MARY KATE M
(Received 31 December 1999; received in ﬁnal version 22 November 2000)
ABSTRACT. The idea that the world is human construction is fairly familiar and
generally disparaged. One version of this claim is partially defended here. This
subjectivist thesis concerns a debate about the objectivity of rightness of cate-
gorization. A problem about the discriminatory role of properties is both presented
and motivated. The subjectivist thesis is articulated and defended against two
powerful objections. Finally, this thesis is shown to be conceptually independent
of both veriﬁcationism and empirical idealism.
The idea that the world is a human construct is fairly familiar and
generally disparaged. Mere common sense allegedly dictates that
the world does not depend on us in any so signiﬁcant a way as to
warrant the claim that we construct it. Of course, there are certain
uncontroversial ways in which what the world is like depends on us.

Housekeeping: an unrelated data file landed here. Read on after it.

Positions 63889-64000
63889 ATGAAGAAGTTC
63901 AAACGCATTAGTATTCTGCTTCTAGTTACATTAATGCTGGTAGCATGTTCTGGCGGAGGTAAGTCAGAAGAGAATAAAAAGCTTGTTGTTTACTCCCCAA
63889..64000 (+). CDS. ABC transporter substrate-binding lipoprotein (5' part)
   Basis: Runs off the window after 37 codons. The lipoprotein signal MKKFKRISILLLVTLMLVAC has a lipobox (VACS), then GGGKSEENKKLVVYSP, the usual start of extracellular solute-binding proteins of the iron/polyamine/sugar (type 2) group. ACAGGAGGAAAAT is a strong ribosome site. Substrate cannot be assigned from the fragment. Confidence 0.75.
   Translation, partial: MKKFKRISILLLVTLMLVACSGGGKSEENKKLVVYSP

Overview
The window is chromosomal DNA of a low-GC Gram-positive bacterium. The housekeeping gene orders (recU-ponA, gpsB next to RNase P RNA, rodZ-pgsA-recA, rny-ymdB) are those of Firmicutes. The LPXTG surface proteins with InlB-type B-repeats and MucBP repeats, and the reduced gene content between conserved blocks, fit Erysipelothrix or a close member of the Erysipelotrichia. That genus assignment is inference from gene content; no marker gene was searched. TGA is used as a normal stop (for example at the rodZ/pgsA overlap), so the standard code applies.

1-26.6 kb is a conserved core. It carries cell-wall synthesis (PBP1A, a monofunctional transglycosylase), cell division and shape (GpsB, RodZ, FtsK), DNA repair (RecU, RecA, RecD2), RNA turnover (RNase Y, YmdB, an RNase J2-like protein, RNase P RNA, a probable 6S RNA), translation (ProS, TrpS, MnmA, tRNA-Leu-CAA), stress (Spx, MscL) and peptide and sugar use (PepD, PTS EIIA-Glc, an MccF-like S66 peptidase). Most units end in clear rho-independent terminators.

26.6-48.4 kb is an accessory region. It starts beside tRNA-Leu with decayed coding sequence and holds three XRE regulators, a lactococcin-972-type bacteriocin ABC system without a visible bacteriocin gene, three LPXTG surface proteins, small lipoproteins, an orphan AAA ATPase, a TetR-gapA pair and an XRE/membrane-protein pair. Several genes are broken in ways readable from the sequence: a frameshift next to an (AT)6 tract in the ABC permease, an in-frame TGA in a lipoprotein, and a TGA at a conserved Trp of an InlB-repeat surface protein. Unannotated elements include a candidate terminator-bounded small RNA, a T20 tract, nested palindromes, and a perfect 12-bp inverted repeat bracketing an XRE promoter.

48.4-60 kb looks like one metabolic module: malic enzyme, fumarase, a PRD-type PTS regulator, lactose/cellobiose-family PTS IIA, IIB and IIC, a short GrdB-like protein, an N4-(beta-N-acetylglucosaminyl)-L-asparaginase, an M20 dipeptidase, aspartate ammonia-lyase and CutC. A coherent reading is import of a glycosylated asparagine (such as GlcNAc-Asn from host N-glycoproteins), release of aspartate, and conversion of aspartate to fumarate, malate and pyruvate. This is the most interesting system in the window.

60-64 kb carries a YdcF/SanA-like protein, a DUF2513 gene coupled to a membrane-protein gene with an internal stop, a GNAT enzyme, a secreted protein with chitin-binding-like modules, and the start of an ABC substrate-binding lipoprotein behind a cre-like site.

By causally interacting with the world, for instance, we change how
parts of the world are. When I push on a pull door, for example, I am
exerting a force that would not otherwise be there. In such a case, I
am changing what the world is like. Similarly, how we are partially
determines how the world is sinceweareapartoftheworld.Facts
about Joe, for example, ﬁx facts about the world; they (trivially)
ﬁx facts about just that part of the world that is Joe. Such cases
alone, however, do not warrant the conclusion that the world is an
artifact of our construction. Moreover, those who contend that the
world is a human construct surely have something more substantive
and controversial in mind. Part of my enterprise in this paper is
to make precise one such sort of subjectivism about the world.
In what follows, I will argue that one such sort of subjectivism
concerns rightness of categorization and boils down to a claim about
Philosophical Studies 105: 1–23, 2001.
© 2001 Kluwer Academic Publishers. Printed in the Netherlands.